Nearly thirty years ago, California joined twenty-seven other states when it decided to automatically suspend the driver licenses of those who are caught driving under the influence of alcohol. This is referred to as California’s “Administrative Per Se (APS)” law, but it’s also known as the “on-the-spot license suspension law.”
According to dmv.ca.gov, “The California APS law requires the Department of Motor Vehicles (DMV) to suspend or revoke the driving privilege of persons who are arrested for driving with a BAC of .08% or more, or who refuse a chemical test, upon arrest.”
What you need to know about the APS law:
- When a driver is arrested under the APS law, they receive a 30-day temporary license so they can challenge the license suspension through a DMV hearing.
- If a DUI case is dismissed, the offender can request an APS dismissal hearing to seeks to have the APS action set aside.
- If a first-time offender submits but fails a chemical test (blood, breath or urine), their license will be suspended for four months.
“But what if I refuse to submit to a chemical test? How long will my driver license be suspended for?” If you refuse to submit to a chemical test after a DUI arrest, your driver license will be suspended for one-year under California’s APS law, regardless if you had been drinking alcohol or not.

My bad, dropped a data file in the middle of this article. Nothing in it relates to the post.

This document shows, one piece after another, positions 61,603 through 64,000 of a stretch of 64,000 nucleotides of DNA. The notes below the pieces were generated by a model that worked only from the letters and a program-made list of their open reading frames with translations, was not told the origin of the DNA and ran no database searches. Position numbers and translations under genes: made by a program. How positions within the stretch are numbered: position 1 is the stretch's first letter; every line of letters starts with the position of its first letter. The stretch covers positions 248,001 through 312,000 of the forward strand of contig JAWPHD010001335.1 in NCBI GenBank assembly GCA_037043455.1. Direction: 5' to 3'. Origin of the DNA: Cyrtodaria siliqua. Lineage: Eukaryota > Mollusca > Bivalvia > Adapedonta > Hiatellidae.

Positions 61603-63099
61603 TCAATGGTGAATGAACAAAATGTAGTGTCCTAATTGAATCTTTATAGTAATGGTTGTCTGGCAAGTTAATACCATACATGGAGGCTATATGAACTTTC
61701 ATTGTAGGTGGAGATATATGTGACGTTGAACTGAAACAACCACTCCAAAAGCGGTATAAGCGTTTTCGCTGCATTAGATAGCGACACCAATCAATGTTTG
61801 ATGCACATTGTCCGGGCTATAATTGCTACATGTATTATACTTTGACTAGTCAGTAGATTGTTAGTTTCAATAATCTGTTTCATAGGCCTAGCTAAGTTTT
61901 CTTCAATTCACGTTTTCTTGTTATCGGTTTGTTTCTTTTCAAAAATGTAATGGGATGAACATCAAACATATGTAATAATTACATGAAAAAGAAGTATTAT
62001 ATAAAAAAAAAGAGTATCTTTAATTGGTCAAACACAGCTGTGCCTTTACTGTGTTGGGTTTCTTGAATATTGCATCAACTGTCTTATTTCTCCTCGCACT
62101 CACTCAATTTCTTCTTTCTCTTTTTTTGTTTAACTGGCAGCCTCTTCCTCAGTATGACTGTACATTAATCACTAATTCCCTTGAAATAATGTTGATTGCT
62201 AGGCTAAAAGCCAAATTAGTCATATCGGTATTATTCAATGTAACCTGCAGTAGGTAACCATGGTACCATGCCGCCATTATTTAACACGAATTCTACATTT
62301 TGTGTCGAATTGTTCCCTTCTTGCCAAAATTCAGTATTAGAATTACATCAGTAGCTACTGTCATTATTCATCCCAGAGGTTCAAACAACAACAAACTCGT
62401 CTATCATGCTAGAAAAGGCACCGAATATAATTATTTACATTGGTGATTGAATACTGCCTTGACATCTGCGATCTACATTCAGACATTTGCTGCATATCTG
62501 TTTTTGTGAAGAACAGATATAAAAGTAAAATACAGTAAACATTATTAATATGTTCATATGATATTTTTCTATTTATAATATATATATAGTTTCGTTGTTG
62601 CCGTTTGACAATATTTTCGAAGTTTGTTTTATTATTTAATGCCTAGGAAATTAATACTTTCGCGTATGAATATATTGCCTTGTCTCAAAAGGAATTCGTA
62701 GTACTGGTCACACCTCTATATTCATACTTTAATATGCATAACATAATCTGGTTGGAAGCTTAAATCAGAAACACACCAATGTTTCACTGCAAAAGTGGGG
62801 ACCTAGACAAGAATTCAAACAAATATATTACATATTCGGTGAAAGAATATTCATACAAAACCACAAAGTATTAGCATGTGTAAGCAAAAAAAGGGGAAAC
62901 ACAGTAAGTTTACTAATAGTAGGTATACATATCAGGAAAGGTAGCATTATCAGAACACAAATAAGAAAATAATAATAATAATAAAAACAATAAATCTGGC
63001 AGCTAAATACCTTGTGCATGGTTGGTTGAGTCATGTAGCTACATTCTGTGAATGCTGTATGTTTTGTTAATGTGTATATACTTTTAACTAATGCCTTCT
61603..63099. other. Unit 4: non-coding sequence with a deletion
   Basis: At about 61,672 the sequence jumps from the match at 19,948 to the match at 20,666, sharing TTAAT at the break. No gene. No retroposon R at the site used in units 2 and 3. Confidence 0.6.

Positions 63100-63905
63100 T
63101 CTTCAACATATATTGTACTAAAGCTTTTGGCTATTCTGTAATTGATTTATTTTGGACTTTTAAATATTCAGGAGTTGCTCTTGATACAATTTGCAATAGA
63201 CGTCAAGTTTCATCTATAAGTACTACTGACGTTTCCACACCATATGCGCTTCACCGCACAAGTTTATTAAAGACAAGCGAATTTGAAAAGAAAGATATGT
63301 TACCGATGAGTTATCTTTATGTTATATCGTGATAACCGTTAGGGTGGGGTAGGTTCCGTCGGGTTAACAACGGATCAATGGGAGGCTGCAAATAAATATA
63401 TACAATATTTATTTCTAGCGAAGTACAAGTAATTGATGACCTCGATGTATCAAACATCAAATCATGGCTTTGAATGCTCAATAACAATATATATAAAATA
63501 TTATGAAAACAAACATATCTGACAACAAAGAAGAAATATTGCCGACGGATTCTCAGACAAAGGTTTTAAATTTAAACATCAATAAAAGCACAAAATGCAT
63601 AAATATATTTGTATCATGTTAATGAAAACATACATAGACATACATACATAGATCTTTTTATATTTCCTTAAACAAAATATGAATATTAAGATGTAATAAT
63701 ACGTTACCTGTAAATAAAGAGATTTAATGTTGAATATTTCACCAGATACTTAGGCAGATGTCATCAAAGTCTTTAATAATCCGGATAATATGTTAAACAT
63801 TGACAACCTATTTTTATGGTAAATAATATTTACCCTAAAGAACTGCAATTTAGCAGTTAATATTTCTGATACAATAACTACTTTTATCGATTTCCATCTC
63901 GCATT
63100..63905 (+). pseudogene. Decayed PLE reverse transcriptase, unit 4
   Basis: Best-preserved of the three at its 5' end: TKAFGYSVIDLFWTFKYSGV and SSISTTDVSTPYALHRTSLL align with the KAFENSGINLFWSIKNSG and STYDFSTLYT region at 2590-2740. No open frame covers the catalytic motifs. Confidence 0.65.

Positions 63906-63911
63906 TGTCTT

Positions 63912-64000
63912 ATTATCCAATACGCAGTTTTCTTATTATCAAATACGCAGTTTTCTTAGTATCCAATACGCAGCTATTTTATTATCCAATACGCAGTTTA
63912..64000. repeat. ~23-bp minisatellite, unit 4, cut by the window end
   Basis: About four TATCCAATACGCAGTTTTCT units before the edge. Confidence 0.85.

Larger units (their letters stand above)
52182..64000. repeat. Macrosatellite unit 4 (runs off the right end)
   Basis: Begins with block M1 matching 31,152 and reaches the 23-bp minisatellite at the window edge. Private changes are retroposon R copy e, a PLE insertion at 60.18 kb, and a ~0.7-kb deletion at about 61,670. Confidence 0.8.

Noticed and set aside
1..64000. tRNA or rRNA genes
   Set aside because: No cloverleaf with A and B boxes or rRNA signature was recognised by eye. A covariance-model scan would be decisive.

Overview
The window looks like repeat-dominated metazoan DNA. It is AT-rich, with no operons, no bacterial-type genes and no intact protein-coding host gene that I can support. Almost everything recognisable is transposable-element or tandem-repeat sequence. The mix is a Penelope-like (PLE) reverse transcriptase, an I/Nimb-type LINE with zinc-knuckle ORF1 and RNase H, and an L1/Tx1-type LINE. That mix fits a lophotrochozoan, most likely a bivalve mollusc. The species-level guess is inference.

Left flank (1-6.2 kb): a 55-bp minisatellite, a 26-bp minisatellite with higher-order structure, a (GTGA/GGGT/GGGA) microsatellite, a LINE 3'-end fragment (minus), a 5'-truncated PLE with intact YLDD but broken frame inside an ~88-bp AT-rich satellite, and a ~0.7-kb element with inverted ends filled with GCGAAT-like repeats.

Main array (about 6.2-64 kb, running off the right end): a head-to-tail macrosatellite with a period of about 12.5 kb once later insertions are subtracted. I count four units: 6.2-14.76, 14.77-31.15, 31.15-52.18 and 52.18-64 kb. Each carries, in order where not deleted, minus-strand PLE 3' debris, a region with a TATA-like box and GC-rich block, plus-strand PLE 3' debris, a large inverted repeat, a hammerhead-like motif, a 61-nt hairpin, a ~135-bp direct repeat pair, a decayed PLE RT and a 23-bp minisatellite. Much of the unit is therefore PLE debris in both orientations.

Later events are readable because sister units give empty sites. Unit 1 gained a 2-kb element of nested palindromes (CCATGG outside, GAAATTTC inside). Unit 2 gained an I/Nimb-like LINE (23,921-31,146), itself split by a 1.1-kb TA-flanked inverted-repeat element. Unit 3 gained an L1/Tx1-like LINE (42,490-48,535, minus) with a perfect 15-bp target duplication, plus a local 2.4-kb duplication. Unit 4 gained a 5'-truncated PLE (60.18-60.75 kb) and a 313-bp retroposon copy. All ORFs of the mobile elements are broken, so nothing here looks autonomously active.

“For offenders refusing a BAC test, a 1-year license suspension is imposed for a first offense, a 2-year revocation is imposed for a second offense, and a 3-year revocation is imposed for a third or subsequent offense (within 10 years). There are no provisions for issuance of a restricted license following a BAC test refusal,” according to dmv.ca.gov.
To refuse or not to refuse a chemical test? If you refuse a chemical test, the refusal won’t necessarily stop the state from prosecuting you for DUI, nor will it prevent a license suspension. The state can proceed with a DUI prosecution even if it does not have blood or breath evidence, but impairment can be harder to prove.